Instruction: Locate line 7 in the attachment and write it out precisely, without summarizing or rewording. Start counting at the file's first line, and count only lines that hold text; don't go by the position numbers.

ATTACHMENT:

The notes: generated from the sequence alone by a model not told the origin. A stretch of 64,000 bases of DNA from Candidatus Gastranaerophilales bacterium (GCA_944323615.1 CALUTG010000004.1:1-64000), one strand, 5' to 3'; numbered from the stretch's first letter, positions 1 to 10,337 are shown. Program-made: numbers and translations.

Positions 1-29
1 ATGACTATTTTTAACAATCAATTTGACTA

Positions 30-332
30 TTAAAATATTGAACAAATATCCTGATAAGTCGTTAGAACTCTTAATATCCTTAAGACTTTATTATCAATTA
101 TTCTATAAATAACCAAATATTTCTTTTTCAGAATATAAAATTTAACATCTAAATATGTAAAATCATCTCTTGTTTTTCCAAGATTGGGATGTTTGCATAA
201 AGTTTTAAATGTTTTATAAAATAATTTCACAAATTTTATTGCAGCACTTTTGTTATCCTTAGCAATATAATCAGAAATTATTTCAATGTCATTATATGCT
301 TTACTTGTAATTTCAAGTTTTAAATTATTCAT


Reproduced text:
201 AGTTTTAAATGTTTTATAAAATAATTTCACAAATTTTATTGCAGCACTTTTGTTATCCTTAGCAATATAATCAGAAATTATTTCAATGTCATTATATGCT